I visited Lima on the Pacific Ocean and Iquitos in the western region of Peru near the mouth of
the Amazon River. Lima is the capital and the city of Iquitos is the
farthest the larger ships may travel from the Atlantic Ocean through Brazil and
into Peru, over 2,500 miles! But my main interest was going to Cusco and
seeing Machu Picchu!
Here I am in front of Machu
Pijchu, the Hidden City of the Andes, built about the 1500s AD, please see
map and the geographical
statistics for Peru.
I took the train from Cusco and as I was settling in I saw a man and his wife that I had met in Lima the week before! They asked me if I was going to stay at the hotel over looking the ruins, about 20 rooms? We found out we all were.
Once we got there we took a scary ride in a small vehicle that carried about 10 people. The driver flew up the road that curves back and forth and at times the tires would slide almost off it. When we got there and saw the ruins with the train load of people, we were
ecstatic. But when the train left around three o'clock, there were only six people left in the hotel. The other three had altitude sickness and we never saw them again. The train had problems and didn't come back the next day. We three were alone with the ruins, in seventh heaven. That night we dressed for dinner, the hotel is a two story building with a tin roof. As we went into dinner the Peruvian waiter/host, had on a tuxedo! He seated us, and asked what we wanted. The menu was about 12 inches wide and about 24 inches long, very formal, but only had one type of soup, one main course and one desert on it. We laughed and ordered.
In the middle of the night we heard this horrendous crash and I sat up in bed and looked out the window. A layer of dark clouds just touched the tops of the Andes and the lightning flashed between the mountains and then it rained. My next door neighbors and I got up and went and sat on the terrace and watched the storm. It was fantastic. We said, at least we had a nice day today. Well guess what, the next
morning it was beautiful. We spent another day sight seeing all alone. Wonderful time, people, and wonderful pictures.
A man and his wife that I had met in Lima were on the same
train to Macchu Picchu and we also had the same interests. We were going to
spend several days there.
One day we were
climbing the stairs of the terraces and Bill said he had read an autobiography
written around 1920 about someone visiting Macchu Picchu and they had seen a
snail climbing along the step on the big staircase. His wife suddenly told us to stop! There was a snail on the steps. We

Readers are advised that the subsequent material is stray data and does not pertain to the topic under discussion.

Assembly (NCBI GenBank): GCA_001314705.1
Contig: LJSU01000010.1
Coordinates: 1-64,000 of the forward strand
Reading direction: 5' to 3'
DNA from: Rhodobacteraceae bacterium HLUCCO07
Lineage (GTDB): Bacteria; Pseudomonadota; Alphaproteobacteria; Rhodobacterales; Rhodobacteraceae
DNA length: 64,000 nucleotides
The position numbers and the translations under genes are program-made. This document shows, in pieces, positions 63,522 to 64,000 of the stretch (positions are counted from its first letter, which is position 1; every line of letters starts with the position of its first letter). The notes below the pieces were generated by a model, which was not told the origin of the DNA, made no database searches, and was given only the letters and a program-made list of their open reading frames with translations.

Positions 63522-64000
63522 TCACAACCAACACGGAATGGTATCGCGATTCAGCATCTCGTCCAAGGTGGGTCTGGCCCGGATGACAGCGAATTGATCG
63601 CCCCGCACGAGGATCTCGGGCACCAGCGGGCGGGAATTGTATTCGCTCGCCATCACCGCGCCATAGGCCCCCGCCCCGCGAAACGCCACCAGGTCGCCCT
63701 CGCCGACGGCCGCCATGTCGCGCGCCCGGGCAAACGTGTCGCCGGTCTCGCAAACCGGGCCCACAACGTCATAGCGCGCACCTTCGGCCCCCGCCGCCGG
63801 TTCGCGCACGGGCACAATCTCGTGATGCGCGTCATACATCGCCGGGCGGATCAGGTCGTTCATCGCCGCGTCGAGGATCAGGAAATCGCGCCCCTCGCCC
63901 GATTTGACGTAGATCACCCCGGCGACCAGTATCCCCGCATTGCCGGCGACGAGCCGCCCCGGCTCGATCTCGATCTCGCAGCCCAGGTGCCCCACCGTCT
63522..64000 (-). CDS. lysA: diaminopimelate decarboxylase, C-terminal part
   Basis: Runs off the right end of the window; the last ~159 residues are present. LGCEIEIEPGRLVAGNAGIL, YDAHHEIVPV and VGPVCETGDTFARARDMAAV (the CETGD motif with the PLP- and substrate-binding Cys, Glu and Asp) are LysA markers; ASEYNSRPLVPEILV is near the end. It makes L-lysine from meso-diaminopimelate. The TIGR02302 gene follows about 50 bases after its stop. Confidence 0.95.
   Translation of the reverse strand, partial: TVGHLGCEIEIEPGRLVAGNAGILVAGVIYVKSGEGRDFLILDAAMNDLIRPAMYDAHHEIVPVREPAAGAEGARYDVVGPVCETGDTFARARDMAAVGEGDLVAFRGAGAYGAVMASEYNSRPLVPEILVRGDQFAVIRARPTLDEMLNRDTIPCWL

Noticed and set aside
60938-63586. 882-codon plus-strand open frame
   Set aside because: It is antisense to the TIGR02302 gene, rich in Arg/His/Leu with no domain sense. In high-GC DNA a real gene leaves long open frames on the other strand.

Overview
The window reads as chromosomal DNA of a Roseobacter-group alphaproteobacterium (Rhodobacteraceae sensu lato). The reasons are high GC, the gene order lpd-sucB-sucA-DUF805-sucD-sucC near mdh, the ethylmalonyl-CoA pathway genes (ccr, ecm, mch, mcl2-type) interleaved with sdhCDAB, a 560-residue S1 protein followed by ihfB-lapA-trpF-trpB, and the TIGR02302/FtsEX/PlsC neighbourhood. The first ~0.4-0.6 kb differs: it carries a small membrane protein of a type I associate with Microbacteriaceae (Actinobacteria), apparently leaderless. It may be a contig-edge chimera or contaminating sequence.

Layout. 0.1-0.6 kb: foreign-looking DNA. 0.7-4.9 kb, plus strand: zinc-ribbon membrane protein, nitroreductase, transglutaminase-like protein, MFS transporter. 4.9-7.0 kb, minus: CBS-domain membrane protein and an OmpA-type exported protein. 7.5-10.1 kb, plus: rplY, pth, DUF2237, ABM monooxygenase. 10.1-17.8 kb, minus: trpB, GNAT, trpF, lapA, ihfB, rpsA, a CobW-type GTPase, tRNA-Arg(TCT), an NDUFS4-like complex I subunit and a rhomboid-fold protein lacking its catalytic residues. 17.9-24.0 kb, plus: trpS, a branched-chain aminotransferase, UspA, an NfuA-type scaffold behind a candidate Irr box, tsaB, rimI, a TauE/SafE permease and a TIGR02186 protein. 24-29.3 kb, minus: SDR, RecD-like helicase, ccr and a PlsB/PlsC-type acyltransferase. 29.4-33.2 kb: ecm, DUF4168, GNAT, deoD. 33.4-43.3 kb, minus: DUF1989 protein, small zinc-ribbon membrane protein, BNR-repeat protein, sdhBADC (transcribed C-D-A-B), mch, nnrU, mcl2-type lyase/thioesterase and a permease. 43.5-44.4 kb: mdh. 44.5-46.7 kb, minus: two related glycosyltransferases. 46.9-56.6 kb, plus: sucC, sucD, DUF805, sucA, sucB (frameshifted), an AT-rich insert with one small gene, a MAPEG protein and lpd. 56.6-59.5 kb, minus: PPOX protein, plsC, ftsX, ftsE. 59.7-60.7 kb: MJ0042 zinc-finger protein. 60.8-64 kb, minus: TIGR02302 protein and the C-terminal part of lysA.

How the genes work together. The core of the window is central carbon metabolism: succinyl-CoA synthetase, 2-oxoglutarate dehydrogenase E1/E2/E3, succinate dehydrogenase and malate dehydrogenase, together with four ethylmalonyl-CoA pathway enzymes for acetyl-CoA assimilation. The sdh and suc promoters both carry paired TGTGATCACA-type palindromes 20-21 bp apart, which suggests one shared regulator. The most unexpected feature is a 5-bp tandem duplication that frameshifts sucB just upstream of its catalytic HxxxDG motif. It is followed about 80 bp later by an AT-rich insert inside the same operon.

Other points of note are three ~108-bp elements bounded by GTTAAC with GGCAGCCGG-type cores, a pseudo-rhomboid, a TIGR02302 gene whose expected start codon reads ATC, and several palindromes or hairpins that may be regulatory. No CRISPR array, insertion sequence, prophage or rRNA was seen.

carefully walked around it and couldn't help but laugh:
Was this the
same snail still doing his thing at Macchu Picchu 70 years later?"
I climbed to the top of Wyma Picchu, which means young mountain, Machu means old or so I was told. It is a dangerous climb and you must sign a book just in case you fall the 2000 or more feet down to the river below you! I also walked about 10 kilometers on the Inca Highway going back to Cusco. The road and stone work is amazing.
Discovery of the Ruins!
Led by a Peruvian guide in 1911, American explorer Hiram
Bingham made his way through the jungle and up the mountain.
Suddenly, high up on the knife's edge of a mountain range,
Bingham came upon a lost mountain city. Decayed and overgrown though it was,
Bingham was impressed by the incredible stonework.
It was, he said, "one of the finest examples of masonry I
had ever seen. Clearly it was the work of a master artist." The Inca city,
called Machu Picchu -- though its original name is unknown -- is 8,000 feet
above sea level and about 50 miles northwest of Cuzco, the ancient Inca capital.
The fortified town had temples, plazas, houses, terraces for farming and
aqueducts for water. It was connected with Cuzco by a rugged, mountain road.
Perhaps some of the Incas found refuge in Machu Picchu when the Spanish
overthrew the Inca empire in the 16th Century. But while the Spanish had heard
rumors of a hidden Inca city, they never found it.
We also visited an Inca site above Cusco whose name, Sacsayhuaman, can be remembered as sounding like
"sexy woman". This site was built as a defensive wall consisting of three tiers of stones, some fifteen by ten feet in size. It is one of the most amazing works in stone!
am in one of the doorways to the terraces of Sacsayhuaan! This ruin is the most
spectacular outside of Cusco. Even though it seems large, only 20% is
After the Spanish conquest, they tore own many walls and used
the blocks to build their houses in Cusco. They left the largest because they
couldn't move them, one weights over 300 tons!
The Incas envisioned Cuzco in the shape of a puma with
Sacsayhuaman as the head. The site is essentially three different areas, the
most obvious being the three-tiered zigzag walls of the main fortifications.
Most of them form part of the main battlements. The 22 zigzags form the teeth of
The fort was the site of one of the most bitter battles of the
Spanish conquest. About 2 1/2 years after Pizarro's entry into Cuzco, the
rebellious Manco Inca recaptured the lightly guarded Sacsayhaman and used it as
a base to nearly defeat the Spanish.
Only a last-ditch effort by 50 Spanish Calvary led by Juan
Pizarro succeeded in putting an end to the rebellion. The thousands of dead
littering the site attracted swarms of Andean condors, hence the inclusion of
eight condors in the Cusco's coat of arms.